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Stay Flexible and Opportunistic

Doug Kass

This commentary originally appeared at 8:35 a.m. EDT on Oct. 11 on Real Money Pro -- for access to all of legendary hedge fund manager Doug Kass's strategies and commentaries, click here.

Yesterday I covered all my index hedges and moved back to a 5%-10% net long exposure.

Though this is still quite a defensive posture, it follows a period during which I carried a net short position for a while.

It is important to recognize that I am not a perma-bear nor am I a Cassandra.

There are many ways to skin the market's cat.

Tactical and opportunistic moves are necessary reagents to delivering superior investment returns. Indeed, given the backdrop I see into year-end, trading will be on my front burner, and investing will be demoted to the back burner. So, get ready for more frequent trading (vs. investing) commentary.

I covered my hedges yesterday for several reasons:

  • Yesterday was the fourth day of market losses in a row.
  • Sentiment has turned decidedly negative. Many of those who were optimistic at the market top earlier this month have turned pessimistic. (See Helene Meisler's column.) AAII bears are now at 38.8% vs. 33.2% last week, for the highest reading since mid to late July. AAII bulls are at only 30.6% vs. 33.9% last week, which is the lowest level since August. As Ms. Meisler writes further, the Nasdaq trin was over 1.0 for five days in a row. I expect that many who were bullish at the highs will be bearish in the period ahead. I don't want to be a member of their club.
  • Most importantly, several equities have fallen in price and entered my buy point levels -- for example, Yahoo! YHOO , Bristol-Myers Squibb BMY , Sourcefire FIRE and Fusion-io FIO . Even during corrections, selected stocks can perform well.

I, nevertheless, feel the near-term market outlook is blah and uninspiring. Most market sectors have flaws, and I continue to believe that the tug of war between challenging earnings and the global monetary easing put will be won by the former and that stocks will be headed lower.

  1. Technology: Jim Cramer did an exquisite analysis of the weakening outlook for this sector yesterday afternoon. Among other issues, tech is transitioning from open to closed systems such as Apple AAPL in secular move away from personal computers, AT&T T and Verizon's VZ networks have been built out, the weakening of global economies is hurting consumer spending for tech gadgets, and the move to the cloud is disruptive to technology sales.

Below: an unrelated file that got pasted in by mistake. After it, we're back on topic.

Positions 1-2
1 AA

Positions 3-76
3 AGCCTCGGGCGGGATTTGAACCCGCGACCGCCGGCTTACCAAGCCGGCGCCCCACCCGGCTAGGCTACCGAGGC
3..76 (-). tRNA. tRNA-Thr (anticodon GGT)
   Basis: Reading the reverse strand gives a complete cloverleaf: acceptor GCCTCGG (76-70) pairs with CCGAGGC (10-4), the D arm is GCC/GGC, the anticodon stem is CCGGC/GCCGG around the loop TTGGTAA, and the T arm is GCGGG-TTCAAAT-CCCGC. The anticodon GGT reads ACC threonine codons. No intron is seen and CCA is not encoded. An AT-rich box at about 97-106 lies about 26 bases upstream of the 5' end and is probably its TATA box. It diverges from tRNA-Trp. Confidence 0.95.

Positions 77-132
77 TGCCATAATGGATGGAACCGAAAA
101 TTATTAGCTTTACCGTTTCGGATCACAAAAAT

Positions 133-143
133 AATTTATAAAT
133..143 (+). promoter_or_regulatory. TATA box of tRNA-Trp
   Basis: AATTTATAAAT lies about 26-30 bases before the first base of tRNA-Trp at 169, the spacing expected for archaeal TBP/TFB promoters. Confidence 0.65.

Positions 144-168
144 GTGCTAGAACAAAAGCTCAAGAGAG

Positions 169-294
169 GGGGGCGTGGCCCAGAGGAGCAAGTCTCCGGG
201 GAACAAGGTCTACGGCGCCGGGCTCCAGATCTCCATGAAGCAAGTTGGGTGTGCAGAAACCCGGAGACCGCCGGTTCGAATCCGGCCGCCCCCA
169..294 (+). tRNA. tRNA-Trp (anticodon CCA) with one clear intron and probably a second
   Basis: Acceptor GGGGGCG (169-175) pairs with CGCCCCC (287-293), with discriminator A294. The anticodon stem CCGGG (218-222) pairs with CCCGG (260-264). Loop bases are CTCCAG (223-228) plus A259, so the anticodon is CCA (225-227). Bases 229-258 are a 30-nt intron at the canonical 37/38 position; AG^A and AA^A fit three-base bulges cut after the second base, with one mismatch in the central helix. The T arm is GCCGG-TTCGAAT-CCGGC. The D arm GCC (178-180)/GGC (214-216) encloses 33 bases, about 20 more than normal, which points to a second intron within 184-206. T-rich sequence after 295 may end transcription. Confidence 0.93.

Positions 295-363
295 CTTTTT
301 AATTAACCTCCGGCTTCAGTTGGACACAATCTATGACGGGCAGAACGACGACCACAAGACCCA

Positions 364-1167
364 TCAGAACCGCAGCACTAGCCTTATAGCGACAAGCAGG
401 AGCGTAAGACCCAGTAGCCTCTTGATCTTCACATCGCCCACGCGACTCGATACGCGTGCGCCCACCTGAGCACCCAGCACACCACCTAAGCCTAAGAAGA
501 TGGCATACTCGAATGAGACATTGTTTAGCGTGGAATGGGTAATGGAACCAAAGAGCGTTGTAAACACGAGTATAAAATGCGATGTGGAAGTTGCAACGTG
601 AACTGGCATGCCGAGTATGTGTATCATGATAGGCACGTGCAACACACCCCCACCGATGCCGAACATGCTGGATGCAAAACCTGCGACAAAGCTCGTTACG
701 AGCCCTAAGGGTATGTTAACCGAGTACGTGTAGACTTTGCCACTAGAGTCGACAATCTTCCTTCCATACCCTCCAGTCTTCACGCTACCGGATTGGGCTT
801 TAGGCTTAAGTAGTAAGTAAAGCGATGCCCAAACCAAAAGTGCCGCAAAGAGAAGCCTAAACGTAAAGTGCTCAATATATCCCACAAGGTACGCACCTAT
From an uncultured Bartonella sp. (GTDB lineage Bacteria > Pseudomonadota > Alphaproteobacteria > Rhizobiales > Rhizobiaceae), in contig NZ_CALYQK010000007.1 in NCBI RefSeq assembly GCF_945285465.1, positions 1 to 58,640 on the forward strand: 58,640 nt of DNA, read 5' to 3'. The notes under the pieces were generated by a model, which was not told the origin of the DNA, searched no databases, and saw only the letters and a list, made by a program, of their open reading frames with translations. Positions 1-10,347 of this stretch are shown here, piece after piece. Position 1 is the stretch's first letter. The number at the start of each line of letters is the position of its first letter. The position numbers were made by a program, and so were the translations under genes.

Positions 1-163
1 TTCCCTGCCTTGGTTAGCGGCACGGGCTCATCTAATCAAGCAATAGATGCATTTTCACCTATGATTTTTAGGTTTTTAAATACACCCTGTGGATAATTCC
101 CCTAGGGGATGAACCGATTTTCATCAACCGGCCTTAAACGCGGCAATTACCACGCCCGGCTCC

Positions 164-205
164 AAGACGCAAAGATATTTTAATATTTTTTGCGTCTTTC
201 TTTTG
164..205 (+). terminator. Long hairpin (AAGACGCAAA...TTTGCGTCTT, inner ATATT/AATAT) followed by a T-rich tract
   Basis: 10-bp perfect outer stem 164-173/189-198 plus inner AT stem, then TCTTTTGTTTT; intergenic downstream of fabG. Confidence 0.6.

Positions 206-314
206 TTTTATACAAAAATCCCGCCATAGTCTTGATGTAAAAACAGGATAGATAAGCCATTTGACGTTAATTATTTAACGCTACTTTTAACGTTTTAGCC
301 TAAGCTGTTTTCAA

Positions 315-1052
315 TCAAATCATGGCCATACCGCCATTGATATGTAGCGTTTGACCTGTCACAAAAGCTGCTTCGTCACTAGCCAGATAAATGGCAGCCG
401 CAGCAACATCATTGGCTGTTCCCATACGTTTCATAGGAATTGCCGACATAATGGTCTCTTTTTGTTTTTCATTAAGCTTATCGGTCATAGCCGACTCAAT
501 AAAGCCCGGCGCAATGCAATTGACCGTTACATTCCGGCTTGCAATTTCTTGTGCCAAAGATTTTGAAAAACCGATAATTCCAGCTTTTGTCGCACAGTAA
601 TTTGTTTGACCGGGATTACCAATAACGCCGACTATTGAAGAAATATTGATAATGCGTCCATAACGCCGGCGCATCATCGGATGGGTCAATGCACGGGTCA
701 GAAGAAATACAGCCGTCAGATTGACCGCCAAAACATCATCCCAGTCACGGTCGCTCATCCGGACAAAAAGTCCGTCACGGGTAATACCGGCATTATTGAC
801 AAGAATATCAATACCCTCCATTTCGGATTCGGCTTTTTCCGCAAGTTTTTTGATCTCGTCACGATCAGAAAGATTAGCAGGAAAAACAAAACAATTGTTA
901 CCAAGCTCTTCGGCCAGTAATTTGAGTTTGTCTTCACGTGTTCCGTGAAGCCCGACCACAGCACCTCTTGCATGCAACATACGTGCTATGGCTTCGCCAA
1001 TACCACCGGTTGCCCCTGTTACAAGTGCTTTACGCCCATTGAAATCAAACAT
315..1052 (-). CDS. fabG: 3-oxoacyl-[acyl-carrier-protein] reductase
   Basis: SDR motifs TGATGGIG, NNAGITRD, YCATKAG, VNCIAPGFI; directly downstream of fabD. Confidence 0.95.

2. Cyclicals: The sector is exposed to a global slowdown, especially in China and Europe.
  3. Financials: These stocks are extended.
  4. Rate-sensitive (utilities, etc.): Names in this space are exposed to the inevitability of higher interest rates.
  5. Staples: These stocks are generally fully valued after a big run.
  6. Transports: Sector share prices have broken down.

My small net long exposure allowed me to be prepared for the market weakness that I saw ahead. Indeed, I shorted small tranches of Financial Select Sector SPDR XLF and SPDR S&P 500 ETF Trust SPY and added to my Goldman Sachs GS short during today's trading, and I am currently about 5% net short.

With so many looking at 1425 for S&P 500 support, I expect that level to hold but only briefly, as I fully anticipate a breach to the downside as it becomes clear how poor third-quarter 2012 earnings are and how weak fourth-quarter and fiscal 2013 guidance will be.

A still likely Democratic presidential win and the impending fiscal cliff remain additional and significant market headwinds.

I view an expansion of P/E multiples as unlikely, so with the earnings outlook murky -- I expect 2013 S&P 500 profits to drop by 3% to 5% -- the market upside is limited.

For now, my fair market value calculation for the S&P remains at 1390, a level that has been in place for months now.

I would not be surprised to see 1390 breached to the downside but not after a failing rally over the next week or so.

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